Georges Merkel was born into a modest family. He earned his living by decorating apartments and began his artistic training at the School of Decorative Arts in Lodz with Josef Mehoffer and Stanislas Wyspianski. In 1903, thanks to a friend’s financial support, he enrolled at the School of Fine Arts in Krakow, and was awarded the silver medal two years later. He was attracted very early on to Paris, the city of great masters and classicism. He arrived in Paris in 1905 and lived there for three years before returning to Krakow. In 1909, he moved back to Paris and got married. During World War I, Merkel was enlisted in the Austrian army. He was seriously wounded in 1917, underwent brain surgery and risked blindness. In the interwar period, he lived in Vienna. In 1939, Merkel returned to France and took refuge in Montauban. After the Liberation, he went back to Paris and settled in Le Plessis-Robinson. He spent the last years of his life in Vienna.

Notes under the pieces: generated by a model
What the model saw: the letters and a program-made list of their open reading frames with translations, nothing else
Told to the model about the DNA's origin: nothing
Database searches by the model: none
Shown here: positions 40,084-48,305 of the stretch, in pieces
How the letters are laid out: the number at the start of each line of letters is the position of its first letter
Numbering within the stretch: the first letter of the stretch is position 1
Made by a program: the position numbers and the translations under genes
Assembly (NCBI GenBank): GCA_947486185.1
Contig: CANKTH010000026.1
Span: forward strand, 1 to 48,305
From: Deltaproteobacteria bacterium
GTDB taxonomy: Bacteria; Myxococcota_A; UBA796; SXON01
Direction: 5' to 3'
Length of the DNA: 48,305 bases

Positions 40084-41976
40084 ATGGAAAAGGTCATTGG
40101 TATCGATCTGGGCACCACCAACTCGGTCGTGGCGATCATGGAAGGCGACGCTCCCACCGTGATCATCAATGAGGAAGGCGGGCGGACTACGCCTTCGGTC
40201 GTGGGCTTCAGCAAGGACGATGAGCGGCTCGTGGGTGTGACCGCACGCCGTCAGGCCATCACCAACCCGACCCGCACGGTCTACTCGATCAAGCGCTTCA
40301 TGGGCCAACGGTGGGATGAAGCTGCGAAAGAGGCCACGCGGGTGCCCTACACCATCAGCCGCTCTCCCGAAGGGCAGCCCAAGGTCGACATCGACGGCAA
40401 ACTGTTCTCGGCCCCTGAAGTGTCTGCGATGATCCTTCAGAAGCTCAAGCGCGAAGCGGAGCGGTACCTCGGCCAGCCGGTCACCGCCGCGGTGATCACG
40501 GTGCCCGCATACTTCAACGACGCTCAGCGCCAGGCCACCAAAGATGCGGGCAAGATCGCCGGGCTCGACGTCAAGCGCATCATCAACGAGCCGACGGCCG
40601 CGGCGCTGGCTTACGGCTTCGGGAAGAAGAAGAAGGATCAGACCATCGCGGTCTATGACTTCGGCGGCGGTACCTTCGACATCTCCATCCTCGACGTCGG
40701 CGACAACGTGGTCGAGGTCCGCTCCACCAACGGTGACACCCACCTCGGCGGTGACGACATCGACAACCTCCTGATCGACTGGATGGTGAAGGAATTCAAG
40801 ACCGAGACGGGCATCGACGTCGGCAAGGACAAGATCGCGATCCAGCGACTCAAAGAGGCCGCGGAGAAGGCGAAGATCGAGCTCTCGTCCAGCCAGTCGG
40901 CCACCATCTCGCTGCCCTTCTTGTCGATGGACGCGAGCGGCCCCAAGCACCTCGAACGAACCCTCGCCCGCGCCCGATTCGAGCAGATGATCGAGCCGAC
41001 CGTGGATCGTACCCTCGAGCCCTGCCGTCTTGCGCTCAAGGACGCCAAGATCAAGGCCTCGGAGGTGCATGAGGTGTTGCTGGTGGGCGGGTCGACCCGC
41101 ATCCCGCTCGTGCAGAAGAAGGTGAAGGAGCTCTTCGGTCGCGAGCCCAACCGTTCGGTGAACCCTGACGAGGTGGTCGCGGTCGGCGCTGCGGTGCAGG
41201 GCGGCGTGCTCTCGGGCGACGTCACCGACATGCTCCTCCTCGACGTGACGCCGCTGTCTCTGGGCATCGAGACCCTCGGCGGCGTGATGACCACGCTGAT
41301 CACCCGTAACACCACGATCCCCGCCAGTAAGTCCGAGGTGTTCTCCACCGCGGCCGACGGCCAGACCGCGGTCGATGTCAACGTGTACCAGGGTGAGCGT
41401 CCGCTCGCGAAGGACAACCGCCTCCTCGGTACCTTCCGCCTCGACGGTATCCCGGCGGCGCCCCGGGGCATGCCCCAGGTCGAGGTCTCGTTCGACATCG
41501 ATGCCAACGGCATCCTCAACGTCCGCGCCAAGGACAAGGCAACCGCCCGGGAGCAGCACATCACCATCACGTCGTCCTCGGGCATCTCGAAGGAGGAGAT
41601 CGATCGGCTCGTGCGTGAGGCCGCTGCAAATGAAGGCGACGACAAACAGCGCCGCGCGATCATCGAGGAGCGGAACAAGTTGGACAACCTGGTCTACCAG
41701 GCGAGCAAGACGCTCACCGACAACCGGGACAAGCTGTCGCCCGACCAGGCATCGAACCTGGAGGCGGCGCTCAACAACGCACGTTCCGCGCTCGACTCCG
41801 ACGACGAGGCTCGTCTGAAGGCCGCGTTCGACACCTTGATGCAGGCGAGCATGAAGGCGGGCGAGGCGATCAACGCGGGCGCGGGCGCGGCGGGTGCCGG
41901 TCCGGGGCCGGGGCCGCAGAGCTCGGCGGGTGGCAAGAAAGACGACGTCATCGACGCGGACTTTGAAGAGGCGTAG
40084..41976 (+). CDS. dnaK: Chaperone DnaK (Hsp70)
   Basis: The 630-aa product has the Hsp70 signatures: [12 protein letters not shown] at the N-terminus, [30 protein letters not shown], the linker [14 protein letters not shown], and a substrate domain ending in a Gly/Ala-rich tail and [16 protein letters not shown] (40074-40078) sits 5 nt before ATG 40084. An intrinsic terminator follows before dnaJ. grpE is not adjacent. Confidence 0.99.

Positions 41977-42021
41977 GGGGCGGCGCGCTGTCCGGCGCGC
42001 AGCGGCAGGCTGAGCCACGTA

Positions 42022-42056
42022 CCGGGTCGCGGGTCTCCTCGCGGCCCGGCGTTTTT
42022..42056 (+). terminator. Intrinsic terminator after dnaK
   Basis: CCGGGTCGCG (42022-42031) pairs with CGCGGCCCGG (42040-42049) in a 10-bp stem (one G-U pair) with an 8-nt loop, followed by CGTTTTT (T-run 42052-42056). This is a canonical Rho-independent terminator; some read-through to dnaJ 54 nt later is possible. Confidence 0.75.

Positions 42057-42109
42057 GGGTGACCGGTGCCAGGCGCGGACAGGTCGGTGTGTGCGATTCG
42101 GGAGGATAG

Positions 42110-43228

Capitale des arts, le Paris des années 1905-1939 attire les artistes du monde entier. De cette période de foisonnement, un terme est resté, celui d'Ecole de Paris, qui recouvre une grande diversité d'expression artistique. Dans ce brassage dont Montparnasse est le creuset, un groupe se distingue : celui des artistes juifs venus de Russie, de Pologne et d'Europe centrale. Si leurs styles sont variés, un destin commun les rassemble : ils fuient l'antisémitisme de leur pays d'origine. Certains ont connu la célébrité dès les années 1920, tels Soutine, Lipchitz ou Chagall. D'autres n'ont pas eu le temps ou la chance d'y accéder. Près de la moitié a péri dans les camps de concentration nazis.
From 1905 to 1939, Paris attracted artists from all over the globe as the capital of the art world. This period of artistic proliferation became known as the School of Paris, and includes a great diversity of artistic expression. Within the teeming art world centred on Montparnasse, one group set itself apart: Jewish artists from Russia, Poland, and Central Europe. Although their styles were diverse, they shared the common fate of fleeing anti-Semitic persecutions in their home countries. Some became famous in the 1920s, such as Soutine, Lipchitz, and Chagall, while others did not have the time or the luck to gain renown. Nearly half of these artists died in Nazi concentration camps.